Thomas Merton 1915-1968

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Spiritual seeker and Trappist monk Thomas Merton’s birthday was yesterday, 31 Jan. 1915; he would have been 91 this year.

In honour and memory, some words of his that have been part of my life for many years:

“THE LOGIC of worldly success rests on a fallacy: The strange error that our perfection depends on the thoughts and opinions and applause of other men! A weird life it is, indeed, to be always living in somebody’s imagination, as if that were the only place in which one could at last become real!” (p. 330, The Seven Storey Mountain, 1948)

“OUR JOB is to love others without stopping to inquire whether or not they are worthy. That is not our business and, in fact, it is nobody’s business. What we are asked to do is to love, and this love itself will render both ourselves and our neighbors worthy if anything can.” (In a letter to Dorothy Day)

“OUR REAL journey in life is interior, it is a matter of growth, deepening, and of an ever greater surrender to the creative action of love and grace in our hearts.” (The Asian Journal, 1973)

“WE CANNOT always be talking, praying in words, cajoling, reasoning, or keeping up a kind of devout background music. Much of our well-meant interior religious dialogue is, in fact, a smoke screen and an evasion. (Love & Living, 1979)

“MODERN MAN believes he is fruitful and productive when his ego is aggressively affirmed, when he is visibly active, and when his action produces obvious results.” (Love & Living, 1979)

“THE INTELLECT is only theoretically independent of desire and appetite in ordinary, actual practice. It is constantly being blinded and perverted by the ends and aims of passion, and the evidence it presents to us with such a show of impartiality and objectivity is fraught with interest and propaganda. We have become marvellous at self-delusion; all the more so, because we have gone to such trouble to convince ourselves of our own absolute infallibility.” (p. 205, The Seven Storey Mountain, 1948)

“TO SERVE the hate-god, one has only to be blinded by collective passion. To serve the God of Love one must be free, one must face the terrible responsibility of the decision to love in spite of all unworthiness whether in oneself or in one’s neighbor. It is the rankling, tormenting sense of unworthiness that lies at the root of most hate. … The root of Christian love is not the will to love, but the faith that one is loved. The faith that one is loved by God. … In [this] vision of God’s love, the idea of worthiness loses its significance.” (p. 74-75, New Seeds of Contemplation, 1961)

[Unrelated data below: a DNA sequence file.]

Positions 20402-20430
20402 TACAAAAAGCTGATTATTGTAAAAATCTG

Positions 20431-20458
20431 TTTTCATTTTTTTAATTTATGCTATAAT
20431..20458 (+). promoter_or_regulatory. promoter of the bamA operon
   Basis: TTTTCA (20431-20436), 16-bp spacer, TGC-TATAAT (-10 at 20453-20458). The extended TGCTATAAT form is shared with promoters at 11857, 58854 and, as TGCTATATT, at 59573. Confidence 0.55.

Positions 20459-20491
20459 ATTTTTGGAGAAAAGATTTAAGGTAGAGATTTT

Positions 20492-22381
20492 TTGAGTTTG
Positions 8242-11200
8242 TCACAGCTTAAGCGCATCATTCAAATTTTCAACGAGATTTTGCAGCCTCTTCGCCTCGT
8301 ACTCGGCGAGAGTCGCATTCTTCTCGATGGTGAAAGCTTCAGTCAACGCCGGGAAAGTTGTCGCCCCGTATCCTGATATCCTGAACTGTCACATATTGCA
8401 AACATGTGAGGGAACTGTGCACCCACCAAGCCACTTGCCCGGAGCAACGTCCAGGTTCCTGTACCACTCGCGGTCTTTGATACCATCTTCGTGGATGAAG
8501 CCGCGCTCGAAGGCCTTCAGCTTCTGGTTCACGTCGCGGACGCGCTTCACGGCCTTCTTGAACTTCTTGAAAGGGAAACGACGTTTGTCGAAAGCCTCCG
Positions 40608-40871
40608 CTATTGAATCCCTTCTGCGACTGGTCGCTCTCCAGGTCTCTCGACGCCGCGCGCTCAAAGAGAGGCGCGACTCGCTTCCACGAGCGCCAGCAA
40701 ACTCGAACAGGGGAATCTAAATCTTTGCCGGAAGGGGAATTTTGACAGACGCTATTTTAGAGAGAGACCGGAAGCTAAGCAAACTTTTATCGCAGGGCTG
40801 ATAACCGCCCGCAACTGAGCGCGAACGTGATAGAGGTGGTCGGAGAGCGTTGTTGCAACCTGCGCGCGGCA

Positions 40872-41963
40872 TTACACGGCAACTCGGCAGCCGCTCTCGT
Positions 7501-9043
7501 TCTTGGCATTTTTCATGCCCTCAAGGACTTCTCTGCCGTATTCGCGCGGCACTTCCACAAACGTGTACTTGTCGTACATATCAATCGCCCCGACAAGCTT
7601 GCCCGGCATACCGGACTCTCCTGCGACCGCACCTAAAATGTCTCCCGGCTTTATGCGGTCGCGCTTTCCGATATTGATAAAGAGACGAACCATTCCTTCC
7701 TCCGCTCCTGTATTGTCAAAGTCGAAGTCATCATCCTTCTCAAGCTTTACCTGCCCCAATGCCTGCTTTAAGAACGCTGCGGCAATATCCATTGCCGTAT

“HATRED TRIES to cure disunion by annihilating those who are not united with us. It seeks peace by the elimination of everybody but ourselves.” (p. 75, New Seeds of Contemplation, 1961)

“THE BEGINNING of love is to let those we love be perfectly themselves, and not to twist them to fit our own image. Otherwise we love only the reflection of ourselves we find in them.” (No Man Is An Island, 1955)

THE THEOLOGY of the devil is really not theology but magic. ‘Faith’ in this theology is really not the acceptance of a God Who reveals Himself as mercy. It is a psychological, subjective ‘force’ which applies a kind of violence to reality in order to change it according to one’s whims. [This so-called] Faith is a kind of supereffective wishing: a mastery that comes from a special, mysteriously dynamic will power that is generated by ‘profound convictions.’ By virtue of this wonderful energy one can exert a persuasive force even on God Himself and bend His will to one’s own will. By this astounding new dynamic soul force of faith (which any quack can develop in you for an appropriate remuneration) you can turn God into a means to your own end.” (p. 94-95, New Seeds of Contemplation, 1961)

“IT IS not only our hatred of others that is dangerous but also and above all our hatred of ourselves: particularly our hatred of ourselves that is too deep and too powerful to be consciously faced. For it is this which makes us see our own evil in others and unable to see it in ourselves.” (p. 112, “The Root of War is Fear,” New Seeds of Contemplation, 1961)

“… THE ONE truth that would help us begin to solve our ethical and political problems: that we are all more or less wrong, that we are all at fault, all limited and obstructed by our mixed motives, our self-deception, our greed, our self-righteousness and our tendency to aggressivity and hypocrisy.” (p. 116, “The Root of War is Fear,” New Seeds of Contemplation, 1961)

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